So, at 5 o'clock I went with her and we waited on the steps of the museum and a gigantic car drove up and a driver helped someone out of the back seat. And he came up and he presented this diamond necklace in a box and there was an exchange of pleasantries. And I thought, “This is really my life.” And he got back in the car and drove off, and she turned to me and she said, "I tell you what, my dear. I must have been very, very drunk indeed to drop my diamonds in that glass of scotch."

So, then I went back up to the editorial department and they told me, "We've decided that you should be the one to edit the introduction to the catalog by Diana Vreeland." Diana Vreeland who had been the editor of Vogue, who was now the consultative chairman of the Costume Institute, who was the most glamorous person in the most glamorous department in the most glamorous institution.

I was incredibly excited and I thought they really realized my editorial voice can do anything. So, off I went for my meeting with Mrs. Vreeland and I got downstairs. She didn't come in all the time, but she came in that day and she walked in and there was someone who answers the telephones who'd sit behind a big glass desk in the Costume Institute. And Mrs. Vreeland walked in and looked at her and said, "So, you're the new receptionist."

And she said, "Yes, Mrs. Vreeland, I am and I'm very excited to be here.”

And Mrs. Vreeland looked her up and down and said, "You'd be a lovely creature if you could grow legs."

And then she walked over to where some other curators were looking at images of what was supposed to go in the exhibition, and one of them had just picked up a picture and said, "My mother used to have a dress just like this."

And Mrs. Vreeland said, "That's the most bourgeoise outfit in the entire exhibition."

And I thought, “Right, editing. Here we go.” So off we went into the room and I said, "Well, Mrs. Vreeland," I said, very nervous. I said, "I've made some edits and I just want to show you what they are. I've worked from your draft and here's the first one.”

And she looked at it and she said, “Why did you change that word?"

And I said, "Well, Mrs. Vreeland, it''s the verb, and it doesn't agree with the subject in the sentence. So, I was just making it agree."

And she said, "Does it have to agree?" And I said, “It is Museum policy that the verb agree with the subject.” And she said, "Young man, that seems to me to show an exceptional lack of imagination." So, by the time we got done I was virtually in tears and I went back up with the somewhat edited version of it that I had. And I said, when I got back upstairs, “That was hard,” to the person who'd sent me down.

He said, "I know. None of the rest of us could bear to do it. So, we sent you."

Well, a few days after that Mrs. Vreeland and I had managed to hatch some little version of a reasonable relationship. She came in and the exhibition was almost ready to open, and she walked through the exhibition and she pointed at each of these mannequins in the exhibition, which I thought looked fantastic. And she said, “Her head has to be moved to the left. You have to change the hat on that one. This one is awful, it shouldn't be here at all. That one..." and she went on and on.

I thought, “This impossible old woman is making everyone's lives miserable.” But when she was finished the exhibition looked about a million times better than it had before. And she and I then went upstairs and we were walking through the Great Hall of the Metropolitan Museum and she put one of her small claw-like hands on my arm. And she said to me, “Young man, stop for a minute.”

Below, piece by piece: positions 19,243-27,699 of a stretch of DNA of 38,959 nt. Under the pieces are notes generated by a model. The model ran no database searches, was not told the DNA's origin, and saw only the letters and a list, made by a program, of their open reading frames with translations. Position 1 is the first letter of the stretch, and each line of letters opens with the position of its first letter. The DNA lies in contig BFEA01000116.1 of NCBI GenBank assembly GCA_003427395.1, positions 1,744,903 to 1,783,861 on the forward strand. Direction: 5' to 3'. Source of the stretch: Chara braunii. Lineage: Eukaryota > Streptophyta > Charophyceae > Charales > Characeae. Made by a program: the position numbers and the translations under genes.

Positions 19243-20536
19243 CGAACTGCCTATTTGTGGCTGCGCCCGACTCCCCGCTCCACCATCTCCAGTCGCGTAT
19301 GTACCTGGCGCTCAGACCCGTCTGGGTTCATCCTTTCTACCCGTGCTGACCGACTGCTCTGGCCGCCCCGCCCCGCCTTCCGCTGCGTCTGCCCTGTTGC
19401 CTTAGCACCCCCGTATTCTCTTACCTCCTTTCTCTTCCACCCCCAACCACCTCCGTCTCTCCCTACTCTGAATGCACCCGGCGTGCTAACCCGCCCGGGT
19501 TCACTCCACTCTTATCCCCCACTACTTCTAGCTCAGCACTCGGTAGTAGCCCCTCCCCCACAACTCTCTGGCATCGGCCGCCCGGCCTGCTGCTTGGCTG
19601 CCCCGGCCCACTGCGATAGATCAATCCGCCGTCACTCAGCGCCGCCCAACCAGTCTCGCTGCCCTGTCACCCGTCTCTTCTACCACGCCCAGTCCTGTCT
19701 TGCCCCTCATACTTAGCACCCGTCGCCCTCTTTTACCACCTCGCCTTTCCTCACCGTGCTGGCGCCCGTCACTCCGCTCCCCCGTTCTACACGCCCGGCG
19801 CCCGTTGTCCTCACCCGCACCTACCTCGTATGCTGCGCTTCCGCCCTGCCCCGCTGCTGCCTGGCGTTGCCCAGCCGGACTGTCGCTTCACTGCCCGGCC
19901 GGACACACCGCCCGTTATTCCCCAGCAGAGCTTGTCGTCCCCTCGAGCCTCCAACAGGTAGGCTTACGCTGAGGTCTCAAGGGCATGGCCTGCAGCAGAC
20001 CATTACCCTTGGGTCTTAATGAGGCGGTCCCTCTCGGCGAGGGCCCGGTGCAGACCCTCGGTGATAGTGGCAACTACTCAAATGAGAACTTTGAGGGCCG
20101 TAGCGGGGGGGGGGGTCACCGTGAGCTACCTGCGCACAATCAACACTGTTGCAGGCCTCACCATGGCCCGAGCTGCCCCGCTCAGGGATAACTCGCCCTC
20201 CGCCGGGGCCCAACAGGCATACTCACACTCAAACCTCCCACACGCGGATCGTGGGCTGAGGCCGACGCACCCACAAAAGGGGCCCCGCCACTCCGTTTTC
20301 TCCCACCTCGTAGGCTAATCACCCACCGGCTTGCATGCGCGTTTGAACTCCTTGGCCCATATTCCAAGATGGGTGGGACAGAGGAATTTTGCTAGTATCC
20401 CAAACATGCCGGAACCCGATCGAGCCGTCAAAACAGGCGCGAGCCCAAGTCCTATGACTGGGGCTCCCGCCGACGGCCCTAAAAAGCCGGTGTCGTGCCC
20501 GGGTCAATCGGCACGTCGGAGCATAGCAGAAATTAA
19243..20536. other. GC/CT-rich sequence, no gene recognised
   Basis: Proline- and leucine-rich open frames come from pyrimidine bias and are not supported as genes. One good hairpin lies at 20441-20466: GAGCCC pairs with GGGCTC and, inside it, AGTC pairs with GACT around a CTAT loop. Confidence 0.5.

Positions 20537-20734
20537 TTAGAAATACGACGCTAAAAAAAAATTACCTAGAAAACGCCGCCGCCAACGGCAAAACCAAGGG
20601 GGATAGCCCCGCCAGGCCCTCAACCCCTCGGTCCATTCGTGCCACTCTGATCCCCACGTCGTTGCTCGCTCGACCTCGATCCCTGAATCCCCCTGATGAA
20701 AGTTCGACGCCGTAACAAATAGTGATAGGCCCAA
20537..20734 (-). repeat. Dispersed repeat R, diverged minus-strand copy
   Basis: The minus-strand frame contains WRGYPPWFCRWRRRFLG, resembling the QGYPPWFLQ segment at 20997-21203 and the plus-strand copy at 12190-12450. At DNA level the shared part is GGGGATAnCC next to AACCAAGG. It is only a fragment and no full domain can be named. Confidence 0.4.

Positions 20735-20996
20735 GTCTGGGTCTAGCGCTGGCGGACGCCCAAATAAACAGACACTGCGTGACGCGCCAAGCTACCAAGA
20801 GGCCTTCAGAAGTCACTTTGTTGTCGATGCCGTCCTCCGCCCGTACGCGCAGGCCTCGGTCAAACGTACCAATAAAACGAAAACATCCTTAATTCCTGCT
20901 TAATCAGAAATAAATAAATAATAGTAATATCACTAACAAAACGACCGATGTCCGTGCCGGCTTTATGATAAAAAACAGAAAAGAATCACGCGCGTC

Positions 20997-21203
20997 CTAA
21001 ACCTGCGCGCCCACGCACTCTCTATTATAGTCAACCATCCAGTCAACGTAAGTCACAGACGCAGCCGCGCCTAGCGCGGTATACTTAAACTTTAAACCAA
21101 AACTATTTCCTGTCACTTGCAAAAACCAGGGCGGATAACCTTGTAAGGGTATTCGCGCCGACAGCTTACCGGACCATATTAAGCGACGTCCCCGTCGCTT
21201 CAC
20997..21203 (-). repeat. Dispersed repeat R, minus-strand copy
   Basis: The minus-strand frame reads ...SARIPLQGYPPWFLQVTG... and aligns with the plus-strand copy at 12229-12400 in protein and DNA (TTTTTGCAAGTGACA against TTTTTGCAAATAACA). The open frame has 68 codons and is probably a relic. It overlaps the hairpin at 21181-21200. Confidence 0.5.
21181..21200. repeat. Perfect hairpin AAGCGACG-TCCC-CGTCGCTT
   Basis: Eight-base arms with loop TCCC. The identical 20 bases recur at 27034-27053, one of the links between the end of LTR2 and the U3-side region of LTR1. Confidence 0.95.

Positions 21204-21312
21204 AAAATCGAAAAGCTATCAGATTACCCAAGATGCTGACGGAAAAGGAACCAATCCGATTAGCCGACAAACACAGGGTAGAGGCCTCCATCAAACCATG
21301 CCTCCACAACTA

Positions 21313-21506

So, I stopped and she said, "I want you to look around this room and contemplate the fact that every one of these people went into a store in which other things were available and selected what they're wearing right now."

I looked down. I looked down at her hand on the sleeve of my blazer, which I believe my mother had selected in a store where other things were available, and hope that I was passing muster.

About a week after that, shortly before the exhibition was to open in its final form, she came in one day and one of the curators had hung over her desk a photo. It's an amazing photo, some of you may have seen it. It's a Richard Avedon photograph of Nureyev, naked, leaping forward with his arms up in the air. And Mrs. Vreeland walked in and saw it there and said, "I see you have my photograph up over your desk."

And the curator said, "Your photograph, Mrs. Vreeland?"

And she said, "Of course.” She said, "I had it done when I was at Vogue. They thought it was an extravagance. We had to fly that Russian boy. We had to fly him in from Paris. But I said to them, ‘You wait and see. This will be the apotheosis of the dance.’ And indeed, it is.”

And the curator said, “Well, that's... that's very fascinating. What happened?"

She said, "Well.” She said, "I was with Dickie Avedon and we went to his studio which is like a cathedral. And we got ourselves settled in there, and I had my assistants, and Dickie had his assistants, and we were all making plans and figuring things out. And then the Russian arrived off of his airplane and he came in and he said he needed to warm up. And he began to dance in among us! No music, he just danced right in between everyone! And, my dear, I must tell you it was very strange, but it was rather beautiful. And then I said to Dickie, I said, ‘My goodness.’ I said, ‘This has to be a private moment.’ And so, we sent all his assistants out, and we sent all of my assistants out, and it was just Dickie Avedon and me and that Russian and he went behind the screen to take off his clothes. And what happened,” she said, gesturing vertically up from her crotch, she said, “You know how it can be with men in the mornings...” She said, “When he came out it was like that, and we had to wait half an hour for it to go down! And I must tell you, my dear, it was very strange, but it was rather beautiful.”

I had gone from my family, where there was a picture of Ljuba Welitsch on the wall, where we had windows that looked out on glamour; I had found the door and I had finally walked out into glamour itself. It was very strange and it was very beautiful, except that it was also often very ordinary and quite ugly. It wasn't much of a safe haven, but it felt safe to me even though it was treacherous, because it seemed as though, finally, I might escape from glasses, from braces, from the tyranny of insecure anxiety that had ruled my adolescence.

Thank you.